Chronic obstructive pulmonary disease (COPD) is the 3rd leading cause of death in the US with >90% of cases caused by cigarette smoking. Currently there is no cure for COPD. Remodeling of airway epithelial architecture in response to cigarette smoke exposure plays a critical role in the pathogenesis of COPD. Goblet cell hyperplasia or metaplasia is an epithelial remodeling phenotype characterized by increased numbers of mucus-producing (“goblet”) secretory cells. In association with decreased ciliated cell numbers, these changes culminate in excess mucus production and impaired mucociliary clearance, which contribute significantly to COPD morbidity and mortality. Therefore, identifying the mechanisms by which cigarette smoke dysregulates secretory cell differentiation in the airway epithelium is critical to developing novel therapeutics to treat COPD.
Basal cells (BC) function as tissue-specific stem/progenitor cells in the human airway epithelium. Notch signaling is a developmental pathway that plays a key role in regulating BC stem/progenitor function in both humans and mice. This includes regulating the balance of BC differentiation into either secretory or ciliated cells. In vivo human studies have identified alterations in Notch signaling components at the mRNA, protein and epigenetic levels in the small airway epithelium (SAE) of smokers with and without COPD relative to nonsmokers. These include increased levels of activated NOTCH1 receptor and altered expression of NOTCH3 and multiple Notch downstream effector genes (e.g., HES5, HEY1 and HEY2). We demonstrated in vitro that constitutive activation via the NOTCH1 and 3 receptors in nonsmoker-BC activates a unique transcriptional response relative to NOTCH2 and 4, with increased expression of the downstream effectors HES5, HEY1, HEY2 and HEYL. Furthermore, NOTCH1 and 3 signaling activation increased secretory cell differentiation with a corresponding decrease in ciliated cell differentiation characteristic of goblet cell hyperplasia/metaplasia. Therefore, we hypothesize that cigarette smoking increases Notch signaling activity in BC stem/progenitors resulting in development of goblet cell hyperplasia/metaplasia in the airways of smokers with COPD.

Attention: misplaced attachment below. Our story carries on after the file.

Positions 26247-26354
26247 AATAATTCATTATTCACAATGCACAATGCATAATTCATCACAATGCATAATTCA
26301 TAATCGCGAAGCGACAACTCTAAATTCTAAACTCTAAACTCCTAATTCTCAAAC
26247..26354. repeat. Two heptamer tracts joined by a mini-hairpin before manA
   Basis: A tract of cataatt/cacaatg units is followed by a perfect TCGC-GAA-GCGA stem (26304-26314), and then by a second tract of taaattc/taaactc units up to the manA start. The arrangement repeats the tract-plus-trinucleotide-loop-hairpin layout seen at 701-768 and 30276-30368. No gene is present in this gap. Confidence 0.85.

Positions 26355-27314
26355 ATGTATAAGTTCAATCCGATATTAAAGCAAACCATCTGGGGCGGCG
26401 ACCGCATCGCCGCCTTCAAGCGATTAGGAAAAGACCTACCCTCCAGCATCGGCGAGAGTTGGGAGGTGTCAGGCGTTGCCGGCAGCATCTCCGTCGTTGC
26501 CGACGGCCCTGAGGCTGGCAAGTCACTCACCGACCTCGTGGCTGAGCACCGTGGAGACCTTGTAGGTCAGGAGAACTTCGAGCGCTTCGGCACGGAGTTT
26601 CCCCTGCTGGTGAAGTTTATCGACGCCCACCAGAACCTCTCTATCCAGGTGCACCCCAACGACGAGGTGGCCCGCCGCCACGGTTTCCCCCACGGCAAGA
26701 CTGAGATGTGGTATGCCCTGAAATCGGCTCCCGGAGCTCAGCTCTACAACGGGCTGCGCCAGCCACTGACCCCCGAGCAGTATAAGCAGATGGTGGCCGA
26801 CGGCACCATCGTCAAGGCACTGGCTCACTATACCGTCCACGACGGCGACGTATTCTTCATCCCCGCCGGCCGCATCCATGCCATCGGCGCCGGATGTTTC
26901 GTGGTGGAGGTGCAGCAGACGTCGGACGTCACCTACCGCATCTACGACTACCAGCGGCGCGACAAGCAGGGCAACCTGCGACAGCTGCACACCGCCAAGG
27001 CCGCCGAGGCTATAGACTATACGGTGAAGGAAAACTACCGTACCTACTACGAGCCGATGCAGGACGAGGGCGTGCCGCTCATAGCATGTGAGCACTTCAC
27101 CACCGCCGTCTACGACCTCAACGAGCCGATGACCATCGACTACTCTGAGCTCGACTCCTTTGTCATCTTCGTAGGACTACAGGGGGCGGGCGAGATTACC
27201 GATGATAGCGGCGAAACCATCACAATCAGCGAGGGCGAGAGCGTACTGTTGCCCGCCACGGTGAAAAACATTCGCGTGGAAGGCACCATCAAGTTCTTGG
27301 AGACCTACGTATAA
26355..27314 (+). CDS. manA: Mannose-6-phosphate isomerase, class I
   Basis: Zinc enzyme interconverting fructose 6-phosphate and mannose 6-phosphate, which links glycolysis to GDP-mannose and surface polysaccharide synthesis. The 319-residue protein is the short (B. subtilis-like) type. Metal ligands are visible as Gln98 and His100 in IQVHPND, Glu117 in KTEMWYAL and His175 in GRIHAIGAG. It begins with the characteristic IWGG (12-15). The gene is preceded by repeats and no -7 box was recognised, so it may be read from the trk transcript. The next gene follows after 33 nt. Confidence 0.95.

Our long-term goal is to uncover pathogenic mechanisms and treatment strategies for COPD. Although Notch regulates BC differentiation and is implicated in COPD, there is limited insight into how Notch signaling contributes to COPD. Therefore, despite Notch providing a potential therapeutic target to treat COPD-associated goblet cell hyperplasia/metaplasia, important questions remain. First, what is the effect of cigarette smoking on Notch activity in the airway epithelium (Aim 1)? Second, as BC from COPD patients have altered regenerative capacity compared to BC from nonsmokers, does modulation of Notch activity in COPD-BC have the same outcome as in nonsmoker-BC (Aim 2)? Third, what are the downstream effectors that regulate Notch-mediated goblet cell differentiation (Aim 3)? To address these questions we propose the following Aims:
1) Determine whether cigarette smoke exposure activates Notch signaling in the airway epithelium in vitro and in vivo.
2) Determine whether BC stem/progenitor cells from nonsmokers vs. patients with COPD respond differentially to Notch signaling modulation as they differentiate into a mucociliated epithelium.
3) Determine whether specific Notch downstream effectors can induce goblet cell differentiation in vitro and whether targeting these genes can inhibit Notch-induced goblet cell hyperplasia/metaplasia.
The outcomes of these studies will advance our understanding of the impact of cigarette smoke exposure on Notch activity in the airway epithelium and identify Notch effectors that regulate goblet cell differentiation. Further, they will provide candidate therapeutic targets to suppress COPD-associated goblet cell hyperplasia/metaplasia.
Matthew Walters, PhD
Associate Professor of Medicine